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Agriculture Minister Damien O'Connor yesterday announced changes to be made to the Dairy Industry Restructuring Act 2001 (DIRA) and the Dairy Industry Restructuring Raw Milk Regulations 2012.
The changes include allowing Fonterra to refuse milk supply from new conversions and from farmers who did not comply with its supply standards.
In December 2017, the Government announced a comprehensive review of the DIRA and its impact on the dairy industry.
In a statement, Mr O'Connor said the changes would provide certainty for the dairy industry and ensure the sector could pursue sustainable value growth.
When the DIRA was introduced in 2001, it enabled the creation of Fonterra. But the industry had changed considerably since then and it was important to ensure the regulatory regime put the sector in the best possible position, he said.
Key changes included retaining the open-entry and exit provisions, with qualifications, to manage ongoing risks arising from Fonterra's large size and scale in New Zealand dairy markets.
Fonterra would be allowed to refuse milk supply from farmers in circumstances where milk was not compliant or unlikely to comply with Fonterra's terms and standards of supply or was supplied from newly converted dairy farms.
Fonterra's terms of supply could relate to, and price-differentiate on the basis of, various on-farm performance matters, including environmental, animal welfare, climate change and other sustainability standards.
Fonterra's discretion would be limited in regard to setting a key assumption in calculating the base milk price, the asset beta.
The DIRA would be reviewed on a four to six-year basis to provide regulatory certainty. Fonterra would be required to appoint one member of its milk price panel on the nomination of the agriculture minister.
It removed the requirement for Fonterra to supply regulated milk to independent processors with their own supply of 30 million litres or more in a single season.
The changes to the legislation were approved by Cabinet this week and would now be progressed through Parliament.
People would have another chance to have their say on
the changes during the select committee process.
Fonterra chairman John Monaghan said the playing field was still tipped against New Zealand farmers.
"Given the significant increase in competition within the New Zealand dairy industry, we're disappointed the Government did not recommend removing the requirement for us to supply our farmers' milk to large, export-focused businesses altogether," Mr Monaghan said.
The co-operative welcomed the decision to give it the right to refuse membership to the co-operative when a farm was unlikely to comply with its terms of supply, or when a farm was a new conversion.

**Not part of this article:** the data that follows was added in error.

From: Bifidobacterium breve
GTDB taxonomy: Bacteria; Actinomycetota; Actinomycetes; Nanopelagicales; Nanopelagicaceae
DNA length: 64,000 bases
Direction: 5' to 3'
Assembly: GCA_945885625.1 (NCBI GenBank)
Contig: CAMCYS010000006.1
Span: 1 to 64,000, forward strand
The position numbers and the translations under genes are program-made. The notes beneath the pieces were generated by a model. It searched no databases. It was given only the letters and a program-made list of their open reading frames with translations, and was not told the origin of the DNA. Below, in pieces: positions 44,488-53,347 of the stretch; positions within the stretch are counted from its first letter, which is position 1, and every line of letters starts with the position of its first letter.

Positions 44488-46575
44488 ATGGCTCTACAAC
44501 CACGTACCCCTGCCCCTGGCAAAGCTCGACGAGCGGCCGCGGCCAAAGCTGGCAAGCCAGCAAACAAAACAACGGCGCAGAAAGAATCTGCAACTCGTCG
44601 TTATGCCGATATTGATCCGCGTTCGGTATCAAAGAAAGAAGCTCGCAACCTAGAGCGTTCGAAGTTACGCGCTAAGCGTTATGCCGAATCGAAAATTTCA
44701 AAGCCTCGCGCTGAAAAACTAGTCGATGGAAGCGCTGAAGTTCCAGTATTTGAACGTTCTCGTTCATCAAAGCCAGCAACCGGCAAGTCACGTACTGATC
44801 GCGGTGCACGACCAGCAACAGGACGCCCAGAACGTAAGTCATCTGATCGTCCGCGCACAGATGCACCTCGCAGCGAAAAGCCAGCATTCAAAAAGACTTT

Fonterra supported greater pricing transparency across the industry and noted "with interest" the Government's decision that the agriculture minister would be able to nominate one person to sit on its milk price panel.
It encouraged the Government to extend that transparency and require all processors to publish the average price they paid to farmers, the key parameters of their milk price and examples showing the payout that would be received for different parameters.
All efforts to bring greater pricing transparency into the dairy industry should be encouraged, Mr Monaghan said.
Federated Farmers dairy industry group chairman Chris Lewis said the group was disappointed open-entry provisions would not be changed, other than for new conversions.
"It's nearly 20 years since this legislation was passed to ensure that with the formation of Fonterra, competition for farmer milk supply, and dairy product choice for consumers, was preserved.
"The market is now mature enough, and competition among a host of processing companies robust enough, for Fonterra to be given some discretion over who it is required to pick up milk from," Mr Lewis said.
Fonterra's Shareholders Council believed the changes did not go far enough to address the current strong competition for milk and the risk of over-capacity.
It also said the proposed changes to the milk price regime were of "deep concern". Giving the government the right to nominate a member to the milk price panel was "a step too far" and gave rise to a direct conflict with the independent oversight of the regime by the Commerce Commission.
There was strong farmer support for better milk price transparency from other processors and that had not been heard, the council said in a statement.
Fonterra farmers would be feeling "ignored and frustrated" by the changes as their voice had largely gone unheard, it said.